As our nation prepares for a pivotal midterm election this May 13, how I wish that the Philippines could be first transformed into a “classroom” with the entire populace as “pupils” who are attentively sitting and listening to instructions on how the nation ought to choose its leaders, and how it ought to be governed.
But this is far from reality. Our nation is now bounded with a narrow-minded citizenry, which makes voter’s education for adults to be close to “impossibility.” As what the old Filipino proverb says, “A young tree is easy to straighten but when it’s already big, it is difficult.” Education, however, is still possible, as the youth needs proper knowledge in this respect.
With dirty elections happening around, what do we need for our people to be exonerated from the shackles of ignorance and political illiteracy? Well, it is by means of voter’s education curriculum to be designed and instilled among our youth.
Voter’s education sensitizes the electorate on the importance of participating in elections. It provides the background attitudes, behaviors and knowledge among the youth who will stimulate and consolidate democracy. During an election, this education will ensure that all voters understand and recognize their voting power, obtain behavior that is appropriate to a peaceful election, accept the results with tolerance of the competition and opposition.
Voter’s education is also the key to have good leaders who can truly be public servants. The right to vote is not just a right but also a duty and obligation under the Constitution. It is an important exercise of responsible citizenship.
In support of the effort, I know that I can be an agent of change. That is why I created a voter’s education curriculum in the perspective of an aspiring educator with full of hope to lift the youth out of benightedness when it comes to election.
Our national hero Jose Rizal said: “The youth is the hope of the motherland.” Thus, time will come that they will choose the mayors, lawmakers and even the president. And they themselves would be the mayors, lawmakers or the president.
With this, it is timely to consider what vital role educational institutions will play in promoting student participation in the political process. The creation of a voter’s education curriculum will be essential to make the youth be well-prepared, well-informed, and become politically mature and responsible voters and citizens.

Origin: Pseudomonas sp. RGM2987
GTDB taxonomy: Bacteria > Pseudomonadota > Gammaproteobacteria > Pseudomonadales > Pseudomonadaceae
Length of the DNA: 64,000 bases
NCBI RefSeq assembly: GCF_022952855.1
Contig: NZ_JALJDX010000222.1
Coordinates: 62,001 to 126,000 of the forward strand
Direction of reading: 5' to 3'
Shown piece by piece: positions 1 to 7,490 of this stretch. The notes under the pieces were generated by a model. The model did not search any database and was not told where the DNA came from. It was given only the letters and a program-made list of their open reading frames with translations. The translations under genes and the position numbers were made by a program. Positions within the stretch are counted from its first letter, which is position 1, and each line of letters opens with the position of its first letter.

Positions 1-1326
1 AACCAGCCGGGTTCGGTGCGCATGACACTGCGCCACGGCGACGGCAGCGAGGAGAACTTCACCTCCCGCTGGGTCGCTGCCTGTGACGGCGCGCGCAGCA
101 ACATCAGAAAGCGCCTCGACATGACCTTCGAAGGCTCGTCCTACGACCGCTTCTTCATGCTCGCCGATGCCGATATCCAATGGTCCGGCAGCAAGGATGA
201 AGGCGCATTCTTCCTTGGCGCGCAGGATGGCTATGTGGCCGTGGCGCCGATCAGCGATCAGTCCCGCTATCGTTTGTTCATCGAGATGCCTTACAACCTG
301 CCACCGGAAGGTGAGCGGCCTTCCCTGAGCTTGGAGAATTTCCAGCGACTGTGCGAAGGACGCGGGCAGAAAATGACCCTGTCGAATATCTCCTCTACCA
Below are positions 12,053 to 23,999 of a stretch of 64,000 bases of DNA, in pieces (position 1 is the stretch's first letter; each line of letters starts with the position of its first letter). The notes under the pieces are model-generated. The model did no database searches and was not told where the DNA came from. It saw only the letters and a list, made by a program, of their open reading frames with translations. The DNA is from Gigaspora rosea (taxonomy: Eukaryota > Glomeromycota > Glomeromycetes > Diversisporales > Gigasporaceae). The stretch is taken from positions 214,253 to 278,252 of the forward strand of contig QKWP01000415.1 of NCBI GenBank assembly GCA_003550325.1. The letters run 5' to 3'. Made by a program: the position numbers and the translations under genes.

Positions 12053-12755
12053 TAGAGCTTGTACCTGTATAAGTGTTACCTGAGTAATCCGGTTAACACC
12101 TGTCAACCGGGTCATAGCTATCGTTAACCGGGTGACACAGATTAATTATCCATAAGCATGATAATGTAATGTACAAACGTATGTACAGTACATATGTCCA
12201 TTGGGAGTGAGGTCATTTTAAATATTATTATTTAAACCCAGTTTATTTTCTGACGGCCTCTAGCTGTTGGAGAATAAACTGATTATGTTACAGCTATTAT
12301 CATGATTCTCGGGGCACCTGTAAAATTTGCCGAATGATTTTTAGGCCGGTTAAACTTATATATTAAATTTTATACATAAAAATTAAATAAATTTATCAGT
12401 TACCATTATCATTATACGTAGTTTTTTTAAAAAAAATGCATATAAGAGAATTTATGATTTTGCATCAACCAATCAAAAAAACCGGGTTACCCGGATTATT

From the statistics released by the Commission on Elections (Comelec), the expected voters for the 2019 midterm elections are over 62 million, with the millennials and Gen Z, or those who are born in the mid-1990s and early 2000s, comprising around 31 percent of the total voters. This means, informed voting and voter rights among the youth are as important as ever. This type of education should begin inside the classroom, helping to cultivate well-informed and educated students — students who are confident and ready when it is their turn to take their place in the voting community.
With this, the arranged curriculum is intended for senior high school students (SHS) because they have the right to gain relevant and adequate information for them to effectively understand their democratic rights, roles and responsibilities to participate in electoral processes and make informed choices.
Voter’s education curriculum
By definition, the curriculum refers to the listing of subjects to be taught in school, which includes all the learning experiences to be actualized by the learner. Hence, the curriculum still goes into a process and should contain the following elements: objectives, contents, methods, materials, assessments and time allotment. And how is this to be done by a future educator like me?
First, I formulated the curriculum objectives which are to provide a standardized voter education objectives and relevant contents which suggest training methods, resources, and methods of assessment and to holistically develop students to be firmly equipped about political stability. As an expected outcome, adherence to this curriculum will lead to effective delivery of voter’s education, which corresponds to the needs of the youth.
Ideally, the curriculum will have three modules. Each module has the title #YOUthVote with respective descriptions intending to say “YOU Vote” to encourage the learners, expected module outcomes, specific objectives, lesson contents and various modes of assessment. Likewise, the modules all have 10 units with their respective descriptions as follows:
Module 1 is titled as “#YOUthVote: The Suffrage Rights and Framework of Elections.” It focuses on how the Philippines practiced the system of elections and how it flourished from being ceremonial into a genuine democratic mechanism.